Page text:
“Title VII of the Civil Rights Act protects employees from discrimination on the basis of race, color, religion, sex and national origin, and the American with Disabilities Act protects employees with disabilities; the Age Discrimination in Employment Act prohibits age discrimination. But there is no employment law protecting an employee’s right to use plastic,” I explained.
I was quoted in a piece published in Business Insurance discussing the Supreme Court’s review of three cases related to sexual orientation and gender identity discrimination protections under Title VII of the Civil Rights Act of 1964.
Two of the cases, Melissa Zarda et al. v. Altitude Express and Gerald Lynn Bostock V. Clayton County, will be heard together. Both cases include employees contending they were fired from their jobs due to their sexual orientation.
The third case, R.G. & G.R. Harris Funeral Homes Inc. v. Equal Employment Opportunity Commission, will be heard separately. In that case, the Sixth Circuit in Cincinnati ruled in favor of a transgender worker who was fired when she told her funeral home employer she was undergoing a gender transition from male to female.
The Supreme Court ruled on April 24, 2019 that an arbitration agreement which is ambiguous as to whether the parties had agreed to class arbitration was insufficient to require a party to participate in class arbitration.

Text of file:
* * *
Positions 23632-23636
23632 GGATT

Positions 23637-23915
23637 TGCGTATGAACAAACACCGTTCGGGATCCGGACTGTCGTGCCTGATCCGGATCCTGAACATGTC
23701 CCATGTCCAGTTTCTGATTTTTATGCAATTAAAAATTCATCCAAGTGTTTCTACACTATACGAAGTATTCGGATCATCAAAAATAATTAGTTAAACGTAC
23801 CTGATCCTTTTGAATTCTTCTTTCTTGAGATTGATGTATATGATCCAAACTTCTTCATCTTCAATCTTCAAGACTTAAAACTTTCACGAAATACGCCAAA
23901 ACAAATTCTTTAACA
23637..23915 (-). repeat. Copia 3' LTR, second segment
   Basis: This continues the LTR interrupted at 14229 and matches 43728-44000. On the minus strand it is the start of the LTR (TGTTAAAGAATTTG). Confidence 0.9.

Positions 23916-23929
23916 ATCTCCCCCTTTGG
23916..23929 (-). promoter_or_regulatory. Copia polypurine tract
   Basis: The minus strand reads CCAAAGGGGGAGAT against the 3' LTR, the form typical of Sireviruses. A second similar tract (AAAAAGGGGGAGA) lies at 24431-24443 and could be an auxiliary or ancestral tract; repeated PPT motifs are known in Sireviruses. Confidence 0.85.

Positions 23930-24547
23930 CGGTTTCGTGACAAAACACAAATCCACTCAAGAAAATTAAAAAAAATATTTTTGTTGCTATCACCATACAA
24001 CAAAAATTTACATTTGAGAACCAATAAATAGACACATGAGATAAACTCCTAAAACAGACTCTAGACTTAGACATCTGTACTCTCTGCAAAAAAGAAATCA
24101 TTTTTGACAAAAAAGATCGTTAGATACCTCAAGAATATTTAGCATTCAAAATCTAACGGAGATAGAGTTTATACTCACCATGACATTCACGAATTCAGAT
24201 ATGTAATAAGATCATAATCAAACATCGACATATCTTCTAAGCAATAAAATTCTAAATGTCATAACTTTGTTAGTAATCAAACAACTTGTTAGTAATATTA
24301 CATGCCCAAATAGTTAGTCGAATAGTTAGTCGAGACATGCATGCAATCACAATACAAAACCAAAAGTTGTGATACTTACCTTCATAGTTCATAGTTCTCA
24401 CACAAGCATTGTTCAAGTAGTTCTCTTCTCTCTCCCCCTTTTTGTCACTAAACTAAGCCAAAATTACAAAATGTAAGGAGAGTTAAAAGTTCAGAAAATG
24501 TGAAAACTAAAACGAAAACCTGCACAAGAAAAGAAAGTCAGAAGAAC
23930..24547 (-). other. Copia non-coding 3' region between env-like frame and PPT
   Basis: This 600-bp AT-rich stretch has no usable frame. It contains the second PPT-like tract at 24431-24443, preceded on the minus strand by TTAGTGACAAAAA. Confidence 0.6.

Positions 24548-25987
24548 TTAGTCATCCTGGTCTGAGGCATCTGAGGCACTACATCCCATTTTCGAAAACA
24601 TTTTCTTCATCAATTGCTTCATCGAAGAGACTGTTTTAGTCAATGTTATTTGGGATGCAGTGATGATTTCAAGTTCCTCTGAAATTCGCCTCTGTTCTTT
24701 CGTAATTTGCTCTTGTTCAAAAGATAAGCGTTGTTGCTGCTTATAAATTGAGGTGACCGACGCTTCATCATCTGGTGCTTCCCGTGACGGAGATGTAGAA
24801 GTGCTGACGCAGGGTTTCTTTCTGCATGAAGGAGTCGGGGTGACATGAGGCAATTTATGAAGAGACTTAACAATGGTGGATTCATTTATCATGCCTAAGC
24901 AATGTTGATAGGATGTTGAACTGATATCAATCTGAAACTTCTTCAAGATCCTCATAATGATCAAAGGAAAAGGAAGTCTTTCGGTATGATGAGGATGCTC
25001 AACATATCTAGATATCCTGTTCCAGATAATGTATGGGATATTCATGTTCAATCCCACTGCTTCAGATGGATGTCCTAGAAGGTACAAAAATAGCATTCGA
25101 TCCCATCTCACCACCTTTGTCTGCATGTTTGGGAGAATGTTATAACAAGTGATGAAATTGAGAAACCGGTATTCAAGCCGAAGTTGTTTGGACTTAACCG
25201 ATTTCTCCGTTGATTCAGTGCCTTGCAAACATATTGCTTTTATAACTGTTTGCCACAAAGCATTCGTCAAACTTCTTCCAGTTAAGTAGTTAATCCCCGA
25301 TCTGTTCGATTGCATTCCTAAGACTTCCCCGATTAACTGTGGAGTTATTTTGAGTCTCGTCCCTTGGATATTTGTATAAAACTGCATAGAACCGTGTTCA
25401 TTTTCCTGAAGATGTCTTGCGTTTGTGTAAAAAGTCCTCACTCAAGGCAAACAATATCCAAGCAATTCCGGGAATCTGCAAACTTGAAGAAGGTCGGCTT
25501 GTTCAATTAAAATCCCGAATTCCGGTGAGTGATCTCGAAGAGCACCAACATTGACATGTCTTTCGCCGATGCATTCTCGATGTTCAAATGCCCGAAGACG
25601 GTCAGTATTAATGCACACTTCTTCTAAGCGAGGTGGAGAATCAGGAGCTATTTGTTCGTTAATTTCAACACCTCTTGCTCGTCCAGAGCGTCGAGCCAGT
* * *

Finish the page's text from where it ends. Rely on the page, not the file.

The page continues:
In the 2011 case Stolt-Nielsen S.A. v. Animal Feeds Int’l Corp., 559 U.S. 662 (2011) the Supreme Court decided that “silence” in an arbitration agreement regarding the issue of class arbitration meant that a party could not be compelled to engage in class arbitration. In the more recent case of Lamps Plus, Inc. v. Varela, an employee had sought to compel his employer to arbitrate on a class basis claims arising out of the release of personal data belonging to its employees.
7:30 a.m. – 8:00 a.m. Registration and Breakfast
8:00 a.m. – 10:30 a.m. Program
This event will be held at our Nashville Bass, Berry & Sims office.
On November 29, we participated in a webinar sponsored by Bright Horizons about employer-sponsored student loan repayment benefits. In order to help employees faced with mounting student debt, employers are offering creative solutions that help attract and retain workers. Earlier this year, healthcare company Abbott announced a program in which the company will contribute 5% of employees’ pay to their 401(k) as long as the employee pays at least 2% of his/her salary toward student loan debt.
This creative approach has benefits all-around. However, implementing these types of programs will require work on the part of employers. Susie cautioned that “such plans will need, among other things, processes for enrollment and opting out.” Doug added that “There are going to be administrative hurdles. So finding a knowledgeable third party administrator is going to be helpful for anyone trying to implement these.”
Bright Horizons provided a full recap of the webinar on their blog, “Student Loan Repayment Programs and 401(K)s: What You Need to Know.“